1.) Crows recognize human faces, particularly those who pose harm to them and their habitat. They live up to fifteen years and can pass on this information to their offspring, so there’s no chance they’ll forget you anytime soon.
2.) Newborn Pangolins tend to travel on their mother’s tail. When danger is close, the mom will ball herself up around the baby.
3.) For a brief period, cats delivered mail in Belgium. During the 1970s, the city of Liège “hired” 37 cats to deliver mail in waterproof bags. As expected, the cats weren’t effective mailmen. The shortest time spent on delivering a letter? 5 hours.
4.) Cougars are nature’s gardeners. They eat herbivores with seeds in their stomachs and then spread them far and wide through their poop. As a result, some can plant up to 94,000 plants a year.
5.) Many species of termites will mate for life. A female “queen” and male “king” will give birth to an entire colony. They might stay together for as long to 20 years, depending on the species’ lifespan. The rare cases of relationships ending can result in violence like Termites chewing off each other’s antennae.
6.) The red-factor canary’s coat changes color depending on its diet. Feed it any natural orange and red food like beets, and its feathers will change to match it.
7.) Clownfish are one of many sea creatures that can change gender. Generally, one female will school with multiple males. When the female dies, the dominant male will change their gender to take her place.
8.) There’s a common misconception that Quokkas will throw their offspring at predators to distract them. While not technically correct, Quokka’s evolution makes them terrible parents. They will instinctually jettison their babies from their pouches when predators are close. The babies writhing and hissing attract the predator while the mom escapes. They don’t technically throw their young, but the truth is close enough.
9.) Unlike humans, dolphins have to decide when to breathe consciously. There are documented cases of dolphins in captivity killing themselves by refusing to breathe in a form of dolphin suicide.
10.) The endangered Kakapo bird emits a musty, sweet odor that leads predators straight to it. This is why it is endangered.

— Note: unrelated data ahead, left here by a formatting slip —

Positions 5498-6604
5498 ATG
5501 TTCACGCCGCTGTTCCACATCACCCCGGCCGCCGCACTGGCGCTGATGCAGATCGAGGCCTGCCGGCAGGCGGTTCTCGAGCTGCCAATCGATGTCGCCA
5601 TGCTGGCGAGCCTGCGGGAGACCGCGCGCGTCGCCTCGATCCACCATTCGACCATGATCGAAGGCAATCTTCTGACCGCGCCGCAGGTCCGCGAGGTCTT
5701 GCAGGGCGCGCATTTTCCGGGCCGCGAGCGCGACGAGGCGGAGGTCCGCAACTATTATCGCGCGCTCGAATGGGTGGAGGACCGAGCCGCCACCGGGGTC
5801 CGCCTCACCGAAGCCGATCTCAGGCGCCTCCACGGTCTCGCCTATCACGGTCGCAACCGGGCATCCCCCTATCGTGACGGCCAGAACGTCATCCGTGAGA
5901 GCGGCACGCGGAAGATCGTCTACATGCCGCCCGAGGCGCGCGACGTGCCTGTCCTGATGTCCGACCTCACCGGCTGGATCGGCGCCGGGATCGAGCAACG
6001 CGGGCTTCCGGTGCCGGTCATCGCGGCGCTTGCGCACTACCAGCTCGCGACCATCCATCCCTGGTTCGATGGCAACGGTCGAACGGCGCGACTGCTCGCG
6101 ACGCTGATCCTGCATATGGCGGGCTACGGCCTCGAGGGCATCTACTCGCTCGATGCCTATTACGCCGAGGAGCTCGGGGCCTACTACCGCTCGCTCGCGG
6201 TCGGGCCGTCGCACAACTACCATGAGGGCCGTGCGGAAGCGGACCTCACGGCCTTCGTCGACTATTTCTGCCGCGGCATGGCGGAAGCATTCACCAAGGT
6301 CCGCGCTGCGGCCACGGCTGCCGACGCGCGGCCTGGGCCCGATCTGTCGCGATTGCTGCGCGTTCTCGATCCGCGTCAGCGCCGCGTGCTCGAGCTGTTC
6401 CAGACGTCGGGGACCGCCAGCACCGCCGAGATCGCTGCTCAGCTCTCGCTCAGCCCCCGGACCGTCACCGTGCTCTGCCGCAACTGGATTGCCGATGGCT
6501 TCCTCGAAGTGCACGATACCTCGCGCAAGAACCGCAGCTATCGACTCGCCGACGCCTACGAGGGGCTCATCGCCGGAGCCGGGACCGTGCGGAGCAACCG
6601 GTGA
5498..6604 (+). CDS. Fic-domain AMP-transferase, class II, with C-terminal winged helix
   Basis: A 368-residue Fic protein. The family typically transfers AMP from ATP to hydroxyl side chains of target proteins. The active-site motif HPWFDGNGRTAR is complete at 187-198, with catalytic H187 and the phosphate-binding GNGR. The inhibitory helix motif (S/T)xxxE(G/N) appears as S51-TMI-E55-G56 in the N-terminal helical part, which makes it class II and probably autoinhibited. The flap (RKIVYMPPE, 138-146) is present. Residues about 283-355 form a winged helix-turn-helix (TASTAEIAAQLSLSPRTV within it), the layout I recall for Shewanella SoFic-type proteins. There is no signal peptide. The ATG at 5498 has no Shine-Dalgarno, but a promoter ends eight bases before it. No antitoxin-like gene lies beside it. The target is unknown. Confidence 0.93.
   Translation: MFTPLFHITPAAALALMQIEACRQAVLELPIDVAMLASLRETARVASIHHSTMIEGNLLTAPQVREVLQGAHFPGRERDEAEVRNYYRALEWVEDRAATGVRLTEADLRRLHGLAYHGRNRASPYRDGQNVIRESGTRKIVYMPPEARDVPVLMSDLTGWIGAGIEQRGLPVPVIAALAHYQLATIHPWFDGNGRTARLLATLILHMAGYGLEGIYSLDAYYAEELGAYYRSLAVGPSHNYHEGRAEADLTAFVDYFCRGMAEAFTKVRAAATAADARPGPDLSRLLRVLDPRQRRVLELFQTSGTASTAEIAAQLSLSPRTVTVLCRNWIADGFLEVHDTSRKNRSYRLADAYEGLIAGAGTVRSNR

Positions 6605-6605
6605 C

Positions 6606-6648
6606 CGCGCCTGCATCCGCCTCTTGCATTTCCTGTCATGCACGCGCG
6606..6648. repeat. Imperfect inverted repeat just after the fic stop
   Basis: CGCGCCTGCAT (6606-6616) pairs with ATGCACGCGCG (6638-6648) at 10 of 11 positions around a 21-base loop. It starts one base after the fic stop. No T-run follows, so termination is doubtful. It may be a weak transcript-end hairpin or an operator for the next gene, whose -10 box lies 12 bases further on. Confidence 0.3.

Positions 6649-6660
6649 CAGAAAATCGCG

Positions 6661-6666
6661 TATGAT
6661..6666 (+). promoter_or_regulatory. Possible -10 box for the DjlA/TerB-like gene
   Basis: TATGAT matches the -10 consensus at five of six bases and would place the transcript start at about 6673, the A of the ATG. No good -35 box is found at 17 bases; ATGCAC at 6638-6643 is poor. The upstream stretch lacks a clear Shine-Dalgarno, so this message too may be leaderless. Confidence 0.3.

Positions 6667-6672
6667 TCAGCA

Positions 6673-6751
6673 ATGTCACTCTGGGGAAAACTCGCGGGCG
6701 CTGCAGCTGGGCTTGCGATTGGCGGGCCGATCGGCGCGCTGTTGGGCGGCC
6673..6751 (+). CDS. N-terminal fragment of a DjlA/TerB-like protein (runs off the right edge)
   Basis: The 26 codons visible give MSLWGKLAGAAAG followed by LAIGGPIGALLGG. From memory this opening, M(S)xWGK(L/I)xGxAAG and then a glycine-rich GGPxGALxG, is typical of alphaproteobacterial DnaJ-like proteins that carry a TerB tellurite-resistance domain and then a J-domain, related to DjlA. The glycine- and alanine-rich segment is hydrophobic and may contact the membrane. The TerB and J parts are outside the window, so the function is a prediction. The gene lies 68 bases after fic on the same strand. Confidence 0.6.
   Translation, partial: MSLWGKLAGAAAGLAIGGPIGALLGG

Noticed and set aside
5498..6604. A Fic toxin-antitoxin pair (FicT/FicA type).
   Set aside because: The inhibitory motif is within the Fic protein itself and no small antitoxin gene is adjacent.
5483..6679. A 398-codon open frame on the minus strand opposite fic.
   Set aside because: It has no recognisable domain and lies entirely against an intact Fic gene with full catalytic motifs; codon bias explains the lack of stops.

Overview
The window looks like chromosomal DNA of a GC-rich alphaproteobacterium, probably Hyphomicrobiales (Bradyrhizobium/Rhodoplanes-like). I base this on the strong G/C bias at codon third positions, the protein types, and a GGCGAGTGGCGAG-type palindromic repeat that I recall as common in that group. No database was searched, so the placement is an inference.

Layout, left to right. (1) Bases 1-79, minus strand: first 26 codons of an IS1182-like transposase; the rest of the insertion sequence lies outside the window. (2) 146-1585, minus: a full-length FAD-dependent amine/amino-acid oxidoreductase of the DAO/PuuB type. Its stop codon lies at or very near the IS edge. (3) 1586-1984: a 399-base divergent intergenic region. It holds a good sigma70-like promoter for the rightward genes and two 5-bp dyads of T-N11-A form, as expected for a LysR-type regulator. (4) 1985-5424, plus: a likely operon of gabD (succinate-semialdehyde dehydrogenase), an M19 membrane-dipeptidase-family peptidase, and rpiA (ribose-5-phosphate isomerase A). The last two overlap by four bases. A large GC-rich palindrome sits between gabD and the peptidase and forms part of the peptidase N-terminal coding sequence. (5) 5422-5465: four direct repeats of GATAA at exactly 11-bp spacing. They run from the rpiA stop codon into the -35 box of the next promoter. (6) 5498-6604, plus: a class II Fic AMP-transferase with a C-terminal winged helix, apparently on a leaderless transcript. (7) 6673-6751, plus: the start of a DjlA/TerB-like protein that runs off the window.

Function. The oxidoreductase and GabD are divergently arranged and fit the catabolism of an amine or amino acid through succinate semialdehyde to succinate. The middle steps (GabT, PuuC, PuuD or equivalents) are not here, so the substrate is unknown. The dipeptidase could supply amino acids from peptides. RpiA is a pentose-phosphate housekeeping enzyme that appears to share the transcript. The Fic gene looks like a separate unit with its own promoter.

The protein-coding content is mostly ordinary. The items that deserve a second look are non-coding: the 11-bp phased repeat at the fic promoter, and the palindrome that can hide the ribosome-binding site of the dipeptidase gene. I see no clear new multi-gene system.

11.) There are only two mammals on Earth that lay eggs, and they are both from Australia – the platypus and echidna.
12.) The Woodpecker’s tongues are very long and are wrapped around the skull. This is to provide a brain cushion while they peck.
13.) Polar bear’s bodies are incredibly efficient at storing Vitamin A. If you were to eat a polar bear liver, you would die. It contains enough Vitamin A to kill you 52 times.
14.) Rodents ranging from mice to guinea pigs, to squirrels all cannot vomit. They lack the brain circuit required for this behavior.
15.) Male giraffes taste the pee of females to determine if they are ready to mate. This is to detect hormones that show that the female is ovulating
16.) Goldfish don’t have a 3-second memory. Though not the smartest, goldfish boast a memory span of three months – better than most people I know.
17.) Female platypuses don’t’ have nipples. To feed their children, they sweat milk out of their pores, and the babies lick it off their skin.
18.) Not only is a tiger’s fur striped, but his skin as well.
19.) As if they weren’t cute enough, sea otter’s hold hands while they’re sleeping so they don’t drift apart.
20.) Flamingos are naturally white. A diet of shrimp, brine, and algae actually turns them pink.
21.) Bats aren’t actually blind – in fact, their eyesight is considered better than humans. Echolocation is just an added bonus to help them hunt at night.
22.) Lions used to inhabit Europe, but they were hunted to extinction before 100 BCE.
23.) Cats do not meow at each other. It is solely used as a way to get the attention of humans.
24.) Kangaroo’s need their tails to balance – if you lift their tale off the ground, they can’t hop.
25.) Whale hearts only beat nine times per minute – by comparison, human hearts beat between 60 to 100 times per minute.
26.) Puffins will use twigs for scratching themselves.
27.) Frogs can breathe through their skin. This isn’t the primary way they breathe, but a result of their blood flowing near the skin’s surface, allowing it to absorb oxygen.
28.) Some burrowing tarantulas befriend frogs. They will protect each other’s eggs and share food.
29.) The tongue-eating louse is what nightmares are made of. It will invade a fish through its gills and destroy its tongue’s blood supply, causing it to falls off. From there, it takes up residence and lets the fish find all the food.
30.) The blue whale has a heart the size of a small car and as heavy as a small elephant. You can hear it beat from up to 3km away.